The study randomized 1,806 patients at three performance sites and completed 1,760 evaluable patients. At baseline, there were no differences comparing the treatment and control arms for any of the periodontal or obstetric measures. The rate of preterm delivery for the treatment group was 13.1% and 11.5% for the control group (P=.316). There were no significant differences when comparing women in the treatment group with those in the control group with regard to the adverse event rate or the major obstetric and neonatal outcomes.
CONCLUSION
Periodontal therapy did not reduce the incidence of preterm delivery.
CLINICAL TRIAL REGISTRATION
ClinicalTrials.gov, www.clinicaltrials.gov, NCT00097656.
LEVEL OF EVIDENCE
I
doi:10.1097/AOG.0b013e3181b1341f
PMCID: PMC2917914  PMID: 19701034
4.  Cellular Effects of Enamel Matrix Derivative Are Associated With Different Molecular Weight Fractions Following Separation by Size Exclusion Chromatography 
Journal of periodontology  2009;80(4):648-656.
Background
Enamel matrix derivative (EMD) has been shown to enhance both soft tissue healing and regeneration of the periodontium, but the mechanisms of this action are still unknown. It is assumed that amelogenin, the most abundant protein in EMD, is the protein primarily responsible for the effects of EMD. The purpose of this study was to fractionate EMD and associate specific cellular effects of EMD with different molecular weight fractions following size exclusion chromatography.
Methods and Materials
Freshly dissolved EMD was fractionated by gel filtration and forty-five 7ml fractions collected, desalted, lyophilized, and resuspended. These fractions were analyzed for their effects on differentiation of osteoprogenitor cells (C2C12) and proliferation and differentiation of human microvascular endothelial cells (HMVEC). Alkaline phosphatase activity (C2C12) was measured as a marker for osteogenic differentiation before and after pre-incubation of the fractions with the bone morphogenetic protein (BMP) decoy receptor, noggin. Angiogenesis (HMVEC) was evaluated as a marker for endothelial cell differentiation. Enzymographic assays used polyacrylamide gels co-polymerized with denatured type I collagen to determine gelatinolytic activities in each fraction.
Results
EMD fractionated into three major protein peaks following size exclusion chromatography with Sephadex G-100. Peak I was associated with the column void volume, while peak III eluted near the salt volume. Peak II eluted between these two peaks. Proliferation and angiogenic activities were associated with both peak II and peak III for the microvascular cells. Differentiation of osteoprogenitor cells, indicated by alkaline phosphatase activity, was induced by EMD components present in peak I and the leading edge of peak II. The additional observation that this differentiation was inhibited by prior treatment of the fractions with noggin suggested the activity was induced by BMP rather than amelogenin or other unknown proteins. Gelatinolytic activities were detected in the early fractions of peaks 1 and 2 of gel fractionated EMD.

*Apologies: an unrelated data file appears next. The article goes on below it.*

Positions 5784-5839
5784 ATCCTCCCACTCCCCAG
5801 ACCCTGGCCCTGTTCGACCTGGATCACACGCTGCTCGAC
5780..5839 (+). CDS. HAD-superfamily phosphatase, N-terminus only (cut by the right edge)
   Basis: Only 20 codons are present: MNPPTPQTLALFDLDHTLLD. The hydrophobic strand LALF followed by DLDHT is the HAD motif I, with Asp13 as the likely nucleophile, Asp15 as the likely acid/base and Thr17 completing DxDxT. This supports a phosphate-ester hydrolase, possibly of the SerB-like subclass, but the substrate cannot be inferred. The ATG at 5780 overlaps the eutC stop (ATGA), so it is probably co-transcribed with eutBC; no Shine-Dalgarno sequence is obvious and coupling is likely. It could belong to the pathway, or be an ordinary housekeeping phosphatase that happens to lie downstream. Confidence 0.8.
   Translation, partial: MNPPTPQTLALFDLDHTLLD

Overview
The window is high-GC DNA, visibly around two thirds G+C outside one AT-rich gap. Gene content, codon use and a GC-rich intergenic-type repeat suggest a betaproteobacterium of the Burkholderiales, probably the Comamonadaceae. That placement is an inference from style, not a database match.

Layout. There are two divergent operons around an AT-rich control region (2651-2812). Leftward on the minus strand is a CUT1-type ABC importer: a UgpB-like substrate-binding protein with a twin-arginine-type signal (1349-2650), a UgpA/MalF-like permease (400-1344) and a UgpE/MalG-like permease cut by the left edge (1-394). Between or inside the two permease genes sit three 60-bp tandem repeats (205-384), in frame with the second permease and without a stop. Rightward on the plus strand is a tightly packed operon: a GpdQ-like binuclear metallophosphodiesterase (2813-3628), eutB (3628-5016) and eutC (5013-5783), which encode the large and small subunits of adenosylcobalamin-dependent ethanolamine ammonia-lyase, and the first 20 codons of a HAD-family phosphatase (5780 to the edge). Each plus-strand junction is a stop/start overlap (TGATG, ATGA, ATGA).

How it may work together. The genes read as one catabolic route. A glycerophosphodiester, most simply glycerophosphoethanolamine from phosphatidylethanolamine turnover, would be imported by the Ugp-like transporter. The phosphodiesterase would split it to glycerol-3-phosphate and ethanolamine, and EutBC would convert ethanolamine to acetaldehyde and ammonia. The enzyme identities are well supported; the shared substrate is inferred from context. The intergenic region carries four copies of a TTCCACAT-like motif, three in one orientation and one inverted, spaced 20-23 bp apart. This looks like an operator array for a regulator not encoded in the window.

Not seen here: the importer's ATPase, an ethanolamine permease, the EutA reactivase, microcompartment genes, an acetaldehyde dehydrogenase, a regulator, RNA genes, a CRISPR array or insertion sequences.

Conclusions
The cellular activities stimulated by EMD are not associated with a single molecular weight species. The fact that noggin abolishes C2C12 alkaline phosphatase activity suggests that effects on osteoprogenitor cell differentiation are the result of a BMP-like protein(s), while effects on proliferation and angiogenesis are associated with lower molecular weight species present in peak II and peak III. Finally, unheated EMD displays gelatinolytic activities that are also detectable following size exclusion separation of EMD constituents. The masses of these activities were consistent with those reported for latent and active MMP-20.
doi:10.1902/jop.2009.070420
PMCID: PMC2866653  PMID: 19335085
EMD; BMP; differentiation; proliferation; angiogenesis; collagenolytic activity
5.  Role of Glutathione Metabolism of Treponema denticola in Bacterial Growth and Virulence Expression 
Infection and Immunity  2002;70(3):1113-1120.
Hydrogen sulfide (H2S) is a major metabolic end product detected in deep periodontal pockets that is produced by resident periodontopathic microbiota associated with the progression of periodontitis. Treponema denticola, a member of the subgingival biofilm at disease sites, produces cystalysin, an enzyme that catabolizes cysteine, releasing H2S. The metabolic pathway leading to H2S formation in periodontal pockets has not been determined. We used a variety of thiol compounds as substrates for T. denticola to produce H2S. Our results indicate that glutathione, a readily available thiol source in periodontal pockets, is a suitable substrate for H2S production by this microorganism. In addition to H2S, glutamate, glycine, ammonia, and pyruvate were metabolic end products of metabolism of glutathione. Cysteinyl glycine (Cys-Gly) was also catabolized by the bacteria, yielding glycine, H2S, ammonia, and pyruvate. However, purified cystalysin could not catalyze glutathione and Cys-Gly degradation in vitro. Moreover, the enzymatic activity(ies) in T. denticola responsible for glutathione breakdown was inactivated by trypsin or proteinase K, by heating (56°C) and freezing (−20°C), by sonication, and by exposure to Nα-p-tosyl-l-lysine chloromethyl ketone (TLCK). These treatments had no effect on degradation of cysteine by the purified enzyme. In this study we delineated an enzymatic pathway for glutathione metabolism in the oral spirochete T. denticola; our results suggest that glutathione metabolism plays a role in bacterial nutrition and potential virulence expression.
doi:10.1128/IAI.70.3.1113-1120.2002
PMCID: PMC127775  PMID: 11854190

Results 1-5 (5)